Separate the award from the negligence itself. If the judge believed the plaintiff's case did not satisfy the four elements (which I listed above) of negligence, he would be well within his rights to vacate the ruling. He did not. That means a learned (usually) judge agreed with the jury that the facts proved that the city had a certain duty to the plaintiff. The city breached that duty. That breach was a cause in fact of the damages. There were damages to the plaintiff. That is what the jury ruled and the judge agreed.

Tort reform is needed in a lot of areas, but these sorts of cases very much do protect other from future injury.


No.

This shouldn't have been allowed to proceed this far.

It was negligent, for underaged, unlicensed, to operate an off-road vehicle on a public street.

It was negligent for the driver to fail to yiled the right of way.

It as negligent for the parent(s) to allow thier children unsupervised access to an motorbike.

Saying that it will protect people in the future................... who unlicensed people that are negligently operating a motor vehicle?

This wouldn't have occurred if they weren't illegally driving a vehicle, that wasn't legal for street operation.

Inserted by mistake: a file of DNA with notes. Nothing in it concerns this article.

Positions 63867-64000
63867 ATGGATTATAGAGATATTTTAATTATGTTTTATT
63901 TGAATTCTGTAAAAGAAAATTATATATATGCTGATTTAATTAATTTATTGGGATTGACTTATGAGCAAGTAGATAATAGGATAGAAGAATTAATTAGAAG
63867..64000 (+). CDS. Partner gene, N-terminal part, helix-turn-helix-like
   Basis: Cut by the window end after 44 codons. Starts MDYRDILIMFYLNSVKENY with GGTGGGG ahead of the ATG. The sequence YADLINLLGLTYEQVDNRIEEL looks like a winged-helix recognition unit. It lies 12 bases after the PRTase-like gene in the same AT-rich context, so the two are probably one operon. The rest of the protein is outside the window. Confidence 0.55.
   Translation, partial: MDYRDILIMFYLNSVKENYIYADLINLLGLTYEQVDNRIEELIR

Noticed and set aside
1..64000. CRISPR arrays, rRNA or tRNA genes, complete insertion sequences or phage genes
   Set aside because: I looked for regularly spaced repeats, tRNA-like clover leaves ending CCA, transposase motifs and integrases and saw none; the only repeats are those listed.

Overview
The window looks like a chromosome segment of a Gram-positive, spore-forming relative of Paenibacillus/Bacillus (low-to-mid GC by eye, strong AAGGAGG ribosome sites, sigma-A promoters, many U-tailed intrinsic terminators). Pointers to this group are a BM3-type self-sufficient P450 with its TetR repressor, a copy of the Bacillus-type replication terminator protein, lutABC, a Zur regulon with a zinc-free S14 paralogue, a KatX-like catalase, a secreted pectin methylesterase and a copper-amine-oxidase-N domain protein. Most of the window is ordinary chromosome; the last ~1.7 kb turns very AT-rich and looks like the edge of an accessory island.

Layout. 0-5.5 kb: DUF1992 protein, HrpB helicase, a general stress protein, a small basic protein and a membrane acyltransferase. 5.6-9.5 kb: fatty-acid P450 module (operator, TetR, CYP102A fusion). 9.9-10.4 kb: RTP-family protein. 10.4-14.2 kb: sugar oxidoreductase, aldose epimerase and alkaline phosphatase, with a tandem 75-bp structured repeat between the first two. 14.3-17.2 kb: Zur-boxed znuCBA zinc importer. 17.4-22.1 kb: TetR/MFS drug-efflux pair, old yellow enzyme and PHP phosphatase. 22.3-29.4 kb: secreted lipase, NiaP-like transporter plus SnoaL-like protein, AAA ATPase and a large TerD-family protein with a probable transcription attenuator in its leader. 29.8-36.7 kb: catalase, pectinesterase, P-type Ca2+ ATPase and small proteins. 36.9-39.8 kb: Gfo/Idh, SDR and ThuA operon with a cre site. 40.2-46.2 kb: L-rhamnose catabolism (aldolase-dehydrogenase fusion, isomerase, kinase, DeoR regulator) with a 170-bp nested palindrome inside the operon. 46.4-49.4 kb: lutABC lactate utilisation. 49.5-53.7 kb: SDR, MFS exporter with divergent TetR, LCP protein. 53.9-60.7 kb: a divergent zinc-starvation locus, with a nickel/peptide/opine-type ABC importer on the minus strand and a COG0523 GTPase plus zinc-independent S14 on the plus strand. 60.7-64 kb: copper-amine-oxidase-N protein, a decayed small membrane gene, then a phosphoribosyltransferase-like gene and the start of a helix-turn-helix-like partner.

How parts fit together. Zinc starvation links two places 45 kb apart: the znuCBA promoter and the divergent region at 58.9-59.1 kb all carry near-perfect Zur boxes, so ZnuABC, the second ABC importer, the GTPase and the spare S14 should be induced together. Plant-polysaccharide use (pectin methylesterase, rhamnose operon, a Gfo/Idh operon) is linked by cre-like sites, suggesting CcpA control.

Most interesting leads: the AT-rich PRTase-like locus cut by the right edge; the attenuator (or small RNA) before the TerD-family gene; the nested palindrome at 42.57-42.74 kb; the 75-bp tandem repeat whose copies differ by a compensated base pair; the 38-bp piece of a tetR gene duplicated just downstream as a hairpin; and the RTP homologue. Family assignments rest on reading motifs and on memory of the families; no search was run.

Now the taxpayers have to come up with $8.3M, plus the cost to the city to defend the case, and appeal this stupid verdict.

If you are injured while doing something illegal, you shouldn't be compensated.



The taxpayers almost certainly will not have to come up with that much money. It will be severely lowered on appeal if it is mostly punitive.

The rest of your argument shows you don't want to discuss this in any rational way. I'm sorry that you don't like our legal system. I guarantee you cases like this have contributed to keeping you safe. Probably many, many times over.

Google "comparative negligence."

ETA: This scenarios has been stated above by another poster: as to your last sentence: if I make a left turn without my blinker in a jurisdiction where such a blinker-less turn is illegal and at the same time my fuel pump sparks and ignites vapor in my tank killing my two children in the rear seat, am I now barred from suing the company that knew of this issue but used this pump anyway? Where do you draw the line?ETA2: Take the above ("ETA") scenario and, instead, I'm driving with an expired license. I know full well it is expired and that my driving is illegal. I'll deal with the license next week or something. Tank explodes, etc. Am I barred from suing?

Or I'm 14 and I go for a joy ride across town. I'm breaking laws left and right. Blowing through stop signs, speed limits, all that. Did I mention I'm 14? Sparks and the tank explodes. I'm either dead or permanently injured. Am I barred from bringing suit?